Victorian homes -- sometimes referred to as painted ladies -- offer an opportunity to create a colorful, classic and stunning paint scheme. These houses disprove any notion of a black-and-white past, offering up shades of blue, green, rose and violet. When choosing a color scheme for your Victorian home, opt for colors you love and that the Victorians would have adored to combine your own sense of style with the history your home deserves.
1. Planning Your Palette
If you're painting the exterior of a Victorian home, choose a palette of at least three to four shades; however, you may use five to six colors on an ornate Victorian. Include at least two coordinating shades and one contrasting color. Typically, the coordinating shades are used for the roof and siding, while the contrasting shades are used on the trim, porches, railings and other accents. Choose the scope of your palette based upon your home. The more ornate the trim and detailing on the exterior of your home, the more elaborate your color palette can, and should, be.
2. Picking Your Color Palette
Victorian homes ranged from subtle earth tones to much more colorful and vivid tones, both on the trim and siding. A number of paint companies offer reproductions of historical paint colors, allowing you to choose a palette that would have been popular during your home's heyday. Even more colorful tones should be slightly muted, rather than clear. For a bold painted lady, consider a rich blue-green, warm gray, terracotta and light rosy beige. Alternatively, if you prefer a more neutral look, try a soft sand shade paired with brick, deep red, and forest green. Experiment and explore different palettes and different proportions.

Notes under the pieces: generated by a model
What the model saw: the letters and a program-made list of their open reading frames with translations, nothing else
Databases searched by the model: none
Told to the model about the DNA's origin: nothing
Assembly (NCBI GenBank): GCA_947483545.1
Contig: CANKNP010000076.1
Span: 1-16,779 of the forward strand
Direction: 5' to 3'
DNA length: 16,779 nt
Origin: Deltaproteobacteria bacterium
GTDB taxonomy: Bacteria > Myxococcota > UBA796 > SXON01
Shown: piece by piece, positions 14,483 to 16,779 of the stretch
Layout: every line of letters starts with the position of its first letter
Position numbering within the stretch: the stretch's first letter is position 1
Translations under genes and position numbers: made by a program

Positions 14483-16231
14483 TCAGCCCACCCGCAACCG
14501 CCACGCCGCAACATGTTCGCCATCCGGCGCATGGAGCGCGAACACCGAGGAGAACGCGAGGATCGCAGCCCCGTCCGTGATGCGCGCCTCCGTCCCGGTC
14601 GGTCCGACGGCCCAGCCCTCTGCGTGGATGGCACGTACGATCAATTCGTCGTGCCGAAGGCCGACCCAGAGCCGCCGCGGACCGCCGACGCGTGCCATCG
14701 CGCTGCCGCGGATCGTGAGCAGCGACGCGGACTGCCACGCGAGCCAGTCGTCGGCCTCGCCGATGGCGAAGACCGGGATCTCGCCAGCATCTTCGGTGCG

3. Color Proportions
Your palette of three to five paint tones provides the color scheme for your Victorian home. Most Victorian homes use a light-to-medium shade for the siding, a coordinating medium-to-dark shade for the roof and contrasting-color accents. While this is common, it is not essential. You can opt for a higher contrast roof and siding, if you prefer. The trim and accents are most often painted in the high-contrast colors in your paint scheme. You may have light or bright contrasting colors or use both in your palette.
4. Victorian Interiors
Many of the same colors used on Victorian exteriors were also used on the interior. Darker tones were often favored on interiors, with walls in shades of plum, gray, rose, amber and sage. If you don't favor dark-toned walls, opt to use these rich, muted tones in furnishings and accents, rather than on the walls. Many will pair well with softer shades of peach, beige, taupe or pale gray for a lighter appearance.
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